Tuesday, August 23, 2022, 6–8 pm
In-person at Squeaky Wheel
Free or suggested donation
Click here for tickets
Instructor: Muse Dodd
How can we tap into ancestral ways of re-memory? (Re)mnants: The Anatomy of Memory will explore Black people’s relationship to memory and time focusing on alternative ways of knowing and the questions; How do you remember and what do you choose to forget?
In this workshop intended for Black and brown people of African descent, ages 16 and up, Workspace Resident Muse Dodd will guide participants in dissecting the components of memory through meditative exercises, collage, sound, and smell. There will also be a screening of (Re)mnants, the short film by Muse Dodd, and a sound bath meditation. Participants will leave with new perspectives on memory making, a collaborative collage and some journal prompts. Free notebooks and pens will be provided.
* Workshop space is limited. Masks required. Free masks are available.
Bio of the instructor
Muse Dodd (They/Them) is an Anti-disciplinary Artist, Curator and DJ from Severn, MD based in Atlanta. Their work centers on the questions, How do you remember and what do you choose to forget? Through the act of remembering, Muse uses their body to map the lived experience of Africans in America. Muse channels trauma to connect with, process and alchemize pain; both personal and collective through movement, ritual and collective dreaming. Muse holds a BA in Film Production from Howard University and studied at the Film Academy in Prague. Muse was a 2020 Corrina Mehiel fellow and a 2019-2020 Leslie Lohman Museum Artist Fellow and was the 2019 DCAC Curatorial Fellow. A former Artist-in-Residence at the Flux Factory, they were also a 2018 Artist-in-Residence at the ARoS Museum in Denmark. Muse video work has been commissioned for performances at The Shed, Mabou Mines Theater, and Dixon Place. Muse has also screened and exhibited work at Lincoln Center, The BWI Marshall Airport, Prince George’s African American Museum and Cultural Center, The DC Arts Center, and The Flux Factory. Through their work, Muse hopes to create space for Black bodies to be free, if only for a frame.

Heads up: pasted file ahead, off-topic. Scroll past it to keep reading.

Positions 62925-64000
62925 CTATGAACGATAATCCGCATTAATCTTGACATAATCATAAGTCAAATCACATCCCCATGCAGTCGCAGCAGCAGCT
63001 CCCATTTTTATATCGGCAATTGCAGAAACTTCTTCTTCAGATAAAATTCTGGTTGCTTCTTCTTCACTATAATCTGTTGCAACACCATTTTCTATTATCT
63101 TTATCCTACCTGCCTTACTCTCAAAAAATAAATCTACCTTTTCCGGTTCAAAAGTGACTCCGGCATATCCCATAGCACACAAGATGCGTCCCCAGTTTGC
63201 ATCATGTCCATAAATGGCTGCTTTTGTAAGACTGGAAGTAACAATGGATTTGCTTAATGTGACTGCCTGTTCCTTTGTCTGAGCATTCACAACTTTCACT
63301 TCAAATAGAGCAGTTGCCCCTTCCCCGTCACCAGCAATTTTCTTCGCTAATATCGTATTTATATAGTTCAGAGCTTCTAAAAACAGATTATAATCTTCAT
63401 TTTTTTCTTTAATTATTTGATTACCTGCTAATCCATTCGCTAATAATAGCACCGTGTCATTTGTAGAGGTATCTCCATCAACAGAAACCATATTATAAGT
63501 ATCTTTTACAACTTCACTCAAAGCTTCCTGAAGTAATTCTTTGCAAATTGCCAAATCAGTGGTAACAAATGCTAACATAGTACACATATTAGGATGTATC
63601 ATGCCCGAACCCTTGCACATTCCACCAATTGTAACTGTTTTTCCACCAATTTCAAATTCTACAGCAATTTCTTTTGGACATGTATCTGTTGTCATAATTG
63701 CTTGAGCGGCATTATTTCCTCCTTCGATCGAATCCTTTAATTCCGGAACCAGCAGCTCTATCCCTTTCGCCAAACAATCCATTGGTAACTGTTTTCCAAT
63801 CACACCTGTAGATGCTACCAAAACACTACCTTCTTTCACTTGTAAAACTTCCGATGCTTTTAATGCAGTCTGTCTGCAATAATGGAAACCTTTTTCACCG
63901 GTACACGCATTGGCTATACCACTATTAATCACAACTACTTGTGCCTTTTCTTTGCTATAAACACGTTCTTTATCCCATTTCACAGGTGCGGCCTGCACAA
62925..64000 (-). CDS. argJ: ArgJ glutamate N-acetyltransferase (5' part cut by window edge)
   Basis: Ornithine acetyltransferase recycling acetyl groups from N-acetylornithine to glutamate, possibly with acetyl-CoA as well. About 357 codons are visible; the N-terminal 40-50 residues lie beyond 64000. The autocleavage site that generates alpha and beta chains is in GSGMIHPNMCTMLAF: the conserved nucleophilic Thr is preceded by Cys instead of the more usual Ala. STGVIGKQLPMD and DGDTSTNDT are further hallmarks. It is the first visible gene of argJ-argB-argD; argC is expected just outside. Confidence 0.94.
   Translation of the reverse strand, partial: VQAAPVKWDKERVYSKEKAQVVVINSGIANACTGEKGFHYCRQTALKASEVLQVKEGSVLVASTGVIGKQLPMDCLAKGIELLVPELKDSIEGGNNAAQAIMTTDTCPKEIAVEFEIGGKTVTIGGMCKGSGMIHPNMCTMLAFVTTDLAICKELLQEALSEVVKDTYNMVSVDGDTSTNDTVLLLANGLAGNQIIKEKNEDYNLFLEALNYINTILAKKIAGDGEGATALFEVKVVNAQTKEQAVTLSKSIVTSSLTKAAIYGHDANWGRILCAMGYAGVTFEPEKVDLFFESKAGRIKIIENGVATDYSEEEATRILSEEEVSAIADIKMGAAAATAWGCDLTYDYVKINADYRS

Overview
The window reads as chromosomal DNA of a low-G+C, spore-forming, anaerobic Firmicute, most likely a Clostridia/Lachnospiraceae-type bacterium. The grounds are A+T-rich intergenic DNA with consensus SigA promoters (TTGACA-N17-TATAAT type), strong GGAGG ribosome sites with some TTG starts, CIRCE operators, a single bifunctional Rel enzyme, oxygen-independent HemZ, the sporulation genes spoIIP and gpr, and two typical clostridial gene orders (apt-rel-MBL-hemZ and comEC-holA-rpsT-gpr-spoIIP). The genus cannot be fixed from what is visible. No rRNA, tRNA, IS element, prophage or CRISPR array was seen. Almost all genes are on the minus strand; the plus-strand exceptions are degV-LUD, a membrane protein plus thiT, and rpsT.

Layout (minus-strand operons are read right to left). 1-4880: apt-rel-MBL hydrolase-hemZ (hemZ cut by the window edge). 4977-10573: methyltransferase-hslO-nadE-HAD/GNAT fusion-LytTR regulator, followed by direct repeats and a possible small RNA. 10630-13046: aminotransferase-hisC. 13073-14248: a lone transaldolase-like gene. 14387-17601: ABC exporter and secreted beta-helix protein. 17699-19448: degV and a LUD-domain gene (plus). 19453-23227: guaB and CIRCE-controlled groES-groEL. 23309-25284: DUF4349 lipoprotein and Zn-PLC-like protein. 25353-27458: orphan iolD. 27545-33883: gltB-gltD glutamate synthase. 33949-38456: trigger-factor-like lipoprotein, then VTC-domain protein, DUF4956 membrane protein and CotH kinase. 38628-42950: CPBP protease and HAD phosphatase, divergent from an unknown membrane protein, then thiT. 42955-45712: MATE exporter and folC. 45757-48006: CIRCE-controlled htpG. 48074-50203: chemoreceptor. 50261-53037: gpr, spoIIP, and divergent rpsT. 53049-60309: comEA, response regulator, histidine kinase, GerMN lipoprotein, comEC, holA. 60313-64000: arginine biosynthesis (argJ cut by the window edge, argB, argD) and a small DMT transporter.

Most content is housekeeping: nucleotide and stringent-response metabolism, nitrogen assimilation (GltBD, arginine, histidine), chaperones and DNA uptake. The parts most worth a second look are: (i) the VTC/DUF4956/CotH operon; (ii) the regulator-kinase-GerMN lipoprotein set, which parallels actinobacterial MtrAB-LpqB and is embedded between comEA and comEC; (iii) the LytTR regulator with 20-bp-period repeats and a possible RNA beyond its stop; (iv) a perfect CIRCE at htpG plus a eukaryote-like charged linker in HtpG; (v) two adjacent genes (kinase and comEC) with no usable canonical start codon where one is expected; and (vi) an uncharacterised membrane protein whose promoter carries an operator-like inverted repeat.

Squeaky Wheel’s Workspace Residency is generously supported by the Andy Warhol Foundation for the Visual Arts and the National Endowment for the Arts.